Currently, Tennessee ranks 36th in K-12 Education and 14th in teacher pay, with a huge disparity in pay between rural and urban teachers. And, although the state of Tennessee has increased its graduation rate for high school students, Hamilton County schools still fall behind the state's average. In order for District 26 to compete in a new global economy, we must ensure our children are receiving the best education right here at home.

  • Educating tomorrow’s workforce

    • By 2025 more than 55% of Tennessee jobs will require a degree or certification beyond high school diplomas.

    • Work with local businesses and unions to help produce those pursuing trade careers

  • In Tennessee, the General Assembly has set a goal for 55 percent of our population to have a degree or certification above a high school diploma by 2025. In order to accomplish this goal, we need to make sure that our resources are used as efficiently as possible to ensure students do not have too large of an obstacle to overcome while pursuing higher education. Our already exceptional teachers and administrators deserve to be heard and adequately compensated for their curation of Tennessee’s future generation.

  • Teacher support

    • Improve teacher preparation

    • Continue commitment to a multiple-measure teacher evaluation system

    • Improve teacher compensation

    • Empower teachers through stronger professional learning and expanded leadership opportunities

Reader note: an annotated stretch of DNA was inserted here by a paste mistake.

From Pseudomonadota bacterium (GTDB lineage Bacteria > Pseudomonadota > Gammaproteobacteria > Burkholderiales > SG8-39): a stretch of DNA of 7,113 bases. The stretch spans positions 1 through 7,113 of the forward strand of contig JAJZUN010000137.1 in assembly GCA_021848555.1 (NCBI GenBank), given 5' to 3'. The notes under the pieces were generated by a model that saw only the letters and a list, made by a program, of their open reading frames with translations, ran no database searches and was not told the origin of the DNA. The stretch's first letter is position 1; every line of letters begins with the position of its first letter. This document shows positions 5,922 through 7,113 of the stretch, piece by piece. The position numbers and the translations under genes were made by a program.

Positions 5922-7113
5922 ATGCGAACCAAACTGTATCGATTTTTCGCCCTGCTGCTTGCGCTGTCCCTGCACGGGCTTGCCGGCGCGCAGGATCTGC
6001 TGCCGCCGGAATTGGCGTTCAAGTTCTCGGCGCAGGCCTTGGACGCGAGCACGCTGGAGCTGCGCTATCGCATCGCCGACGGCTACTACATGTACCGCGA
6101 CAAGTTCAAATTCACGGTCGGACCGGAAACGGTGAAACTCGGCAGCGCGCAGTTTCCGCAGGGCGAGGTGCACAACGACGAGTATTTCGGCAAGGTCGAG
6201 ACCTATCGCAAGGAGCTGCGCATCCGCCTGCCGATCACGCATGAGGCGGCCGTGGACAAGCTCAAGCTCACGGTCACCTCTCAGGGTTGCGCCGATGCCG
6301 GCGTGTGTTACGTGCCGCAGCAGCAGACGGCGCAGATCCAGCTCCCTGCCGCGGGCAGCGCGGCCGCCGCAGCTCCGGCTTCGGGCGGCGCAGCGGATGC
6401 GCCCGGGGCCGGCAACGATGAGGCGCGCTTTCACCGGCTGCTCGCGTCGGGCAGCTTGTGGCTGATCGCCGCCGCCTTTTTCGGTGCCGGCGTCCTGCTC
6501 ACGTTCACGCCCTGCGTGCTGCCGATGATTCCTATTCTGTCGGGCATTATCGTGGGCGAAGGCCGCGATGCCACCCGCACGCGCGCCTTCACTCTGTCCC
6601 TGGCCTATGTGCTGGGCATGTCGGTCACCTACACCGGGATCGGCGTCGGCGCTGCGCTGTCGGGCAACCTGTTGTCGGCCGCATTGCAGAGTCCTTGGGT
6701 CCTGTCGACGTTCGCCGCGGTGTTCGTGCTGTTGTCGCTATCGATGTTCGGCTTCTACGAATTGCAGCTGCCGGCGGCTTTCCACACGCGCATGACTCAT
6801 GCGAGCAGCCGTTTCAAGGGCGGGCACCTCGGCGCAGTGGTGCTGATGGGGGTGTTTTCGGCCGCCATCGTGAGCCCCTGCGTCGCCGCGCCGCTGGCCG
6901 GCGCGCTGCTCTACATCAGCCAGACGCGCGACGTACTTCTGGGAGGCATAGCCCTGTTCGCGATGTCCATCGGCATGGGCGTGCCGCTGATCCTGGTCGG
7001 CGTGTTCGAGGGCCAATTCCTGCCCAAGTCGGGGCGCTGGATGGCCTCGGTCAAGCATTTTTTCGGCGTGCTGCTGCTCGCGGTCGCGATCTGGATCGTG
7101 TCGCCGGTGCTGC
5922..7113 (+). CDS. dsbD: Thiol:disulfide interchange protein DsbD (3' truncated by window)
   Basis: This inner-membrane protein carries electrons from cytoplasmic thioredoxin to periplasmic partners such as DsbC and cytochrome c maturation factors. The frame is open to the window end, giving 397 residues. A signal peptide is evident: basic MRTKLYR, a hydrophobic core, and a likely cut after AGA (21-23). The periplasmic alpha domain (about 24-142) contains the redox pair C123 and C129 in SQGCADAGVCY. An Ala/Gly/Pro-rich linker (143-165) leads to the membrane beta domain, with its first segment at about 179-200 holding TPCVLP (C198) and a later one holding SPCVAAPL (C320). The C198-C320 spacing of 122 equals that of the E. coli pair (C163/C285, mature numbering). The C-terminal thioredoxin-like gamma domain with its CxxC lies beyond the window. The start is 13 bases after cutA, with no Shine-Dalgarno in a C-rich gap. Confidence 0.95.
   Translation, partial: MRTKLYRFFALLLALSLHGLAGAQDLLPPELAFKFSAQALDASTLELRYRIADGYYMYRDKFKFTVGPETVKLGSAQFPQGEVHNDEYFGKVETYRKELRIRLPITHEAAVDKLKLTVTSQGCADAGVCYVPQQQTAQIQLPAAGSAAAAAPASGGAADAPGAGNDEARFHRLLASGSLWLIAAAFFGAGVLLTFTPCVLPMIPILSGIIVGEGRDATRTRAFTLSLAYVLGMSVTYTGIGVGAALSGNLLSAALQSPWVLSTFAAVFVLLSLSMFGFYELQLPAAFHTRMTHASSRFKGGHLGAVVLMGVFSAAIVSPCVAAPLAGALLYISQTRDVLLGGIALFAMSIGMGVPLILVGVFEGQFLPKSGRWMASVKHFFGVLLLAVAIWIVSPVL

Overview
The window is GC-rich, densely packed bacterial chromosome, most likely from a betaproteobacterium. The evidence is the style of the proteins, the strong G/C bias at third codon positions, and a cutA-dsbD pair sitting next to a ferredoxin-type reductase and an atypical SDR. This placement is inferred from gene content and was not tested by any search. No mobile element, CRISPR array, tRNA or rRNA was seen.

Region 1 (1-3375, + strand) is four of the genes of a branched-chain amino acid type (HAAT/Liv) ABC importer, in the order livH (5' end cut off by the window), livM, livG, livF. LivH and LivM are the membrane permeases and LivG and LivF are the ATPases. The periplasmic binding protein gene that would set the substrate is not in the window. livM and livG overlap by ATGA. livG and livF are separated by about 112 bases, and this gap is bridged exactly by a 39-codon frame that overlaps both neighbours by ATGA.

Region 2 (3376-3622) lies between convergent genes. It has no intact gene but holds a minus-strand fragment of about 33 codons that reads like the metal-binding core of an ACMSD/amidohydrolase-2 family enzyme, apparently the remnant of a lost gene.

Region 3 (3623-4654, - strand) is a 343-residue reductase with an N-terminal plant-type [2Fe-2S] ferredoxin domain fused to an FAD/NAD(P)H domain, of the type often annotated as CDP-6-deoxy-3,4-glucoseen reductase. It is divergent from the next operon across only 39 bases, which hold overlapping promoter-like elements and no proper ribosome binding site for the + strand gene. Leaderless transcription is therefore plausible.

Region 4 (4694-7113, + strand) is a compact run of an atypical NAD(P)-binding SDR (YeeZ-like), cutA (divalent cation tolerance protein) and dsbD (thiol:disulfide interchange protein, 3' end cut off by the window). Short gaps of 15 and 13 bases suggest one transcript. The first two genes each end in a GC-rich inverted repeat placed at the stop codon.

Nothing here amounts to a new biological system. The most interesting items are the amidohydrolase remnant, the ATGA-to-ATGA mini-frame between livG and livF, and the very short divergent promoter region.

• Build strong school leadership pipeline

    • Provide stability for educators regarding assessment, accountability, and academic standards

  • Although our state has made exceptional strides to improve teacher compensation over the years, it has not been implemented equitably between rural and urban areas. Because of this, teachers are unable to consistently meet classroom standards.  It is imperative that our educators in all districts are allotted the necessary and proper resources to ensure student achievement. The teacher is one of the single most influential factors in determining the long-term success of our students in both their academic lives and careers. Rural students and schools are hit hardest by the disparity in teacher wages as teachers flee for higher paying jobs in more adequately funded school districts with higher quality resources.

  • Strong academic standards

  • I finished at the University of Tennessee at Chattanooga, which is an exceptional academic collegiate staple in our community. I also understand that a four-year degree is not indicative of a capable and experienced worker. I have witnessed this first hand. Through the completion of technical school my son was able to develop a skill that would allow him to earn an income. Expansion of technical programs will maximize the potential for all of our diverse and intelligent students to succeed.